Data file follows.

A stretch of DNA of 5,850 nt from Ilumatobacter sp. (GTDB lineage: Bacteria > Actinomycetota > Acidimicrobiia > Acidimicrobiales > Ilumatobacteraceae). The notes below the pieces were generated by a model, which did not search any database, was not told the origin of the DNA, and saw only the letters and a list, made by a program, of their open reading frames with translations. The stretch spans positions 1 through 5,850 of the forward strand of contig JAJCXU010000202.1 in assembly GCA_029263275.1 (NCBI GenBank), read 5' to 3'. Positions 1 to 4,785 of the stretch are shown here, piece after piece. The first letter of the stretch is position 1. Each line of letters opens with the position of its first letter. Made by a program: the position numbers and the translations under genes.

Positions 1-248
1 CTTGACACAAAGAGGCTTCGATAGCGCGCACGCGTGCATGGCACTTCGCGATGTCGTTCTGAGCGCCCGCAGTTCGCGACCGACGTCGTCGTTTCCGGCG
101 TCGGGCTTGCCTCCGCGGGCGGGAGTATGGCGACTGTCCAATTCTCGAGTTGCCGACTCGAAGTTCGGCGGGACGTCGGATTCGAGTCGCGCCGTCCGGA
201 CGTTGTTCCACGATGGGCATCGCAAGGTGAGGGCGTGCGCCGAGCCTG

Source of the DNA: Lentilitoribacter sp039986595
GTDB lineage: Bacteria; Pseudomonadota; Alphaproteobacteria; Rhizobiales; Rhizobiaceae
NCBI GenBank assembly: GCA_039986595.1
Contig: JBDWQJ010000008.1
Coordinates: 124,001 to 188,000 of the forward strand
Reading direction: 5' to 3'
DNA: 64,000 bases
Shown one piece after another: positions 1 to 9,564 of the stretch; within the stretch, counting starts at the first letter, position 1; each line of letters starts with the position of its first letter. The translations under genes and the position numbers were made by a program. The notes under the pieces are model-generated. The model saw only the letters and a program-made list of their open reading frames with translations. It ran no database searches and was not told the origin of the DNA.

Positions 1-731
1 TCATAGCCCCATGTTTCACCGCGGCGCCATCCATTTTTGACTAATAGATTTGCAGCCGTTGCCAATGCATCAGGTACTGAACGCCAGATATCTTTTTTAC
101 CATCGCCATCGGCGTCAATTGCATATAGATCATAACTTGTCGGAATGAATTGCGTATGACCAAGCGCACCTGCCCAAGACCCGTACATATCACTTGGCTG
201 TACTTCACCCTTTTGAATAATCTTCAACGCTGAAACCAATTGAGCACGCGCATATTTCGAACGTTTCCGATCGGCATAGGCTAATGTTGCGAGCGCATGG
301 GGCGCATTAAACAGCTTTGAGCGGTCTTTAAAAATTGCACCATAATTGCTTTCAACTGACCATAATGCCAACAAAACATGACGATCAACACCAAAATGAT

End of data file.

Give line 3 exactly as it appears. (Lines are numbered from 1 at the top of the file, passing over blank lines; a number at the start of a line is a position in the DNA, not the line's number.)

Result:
1 CTTGACACAAAGAGGCTTCGATAGCGCGCACGCGTGCATGGCACTTCGCGATGTCGTTCTGAGCGCCCGCAGTTCGCGACCGACGTCGTCGTTTCCGGCG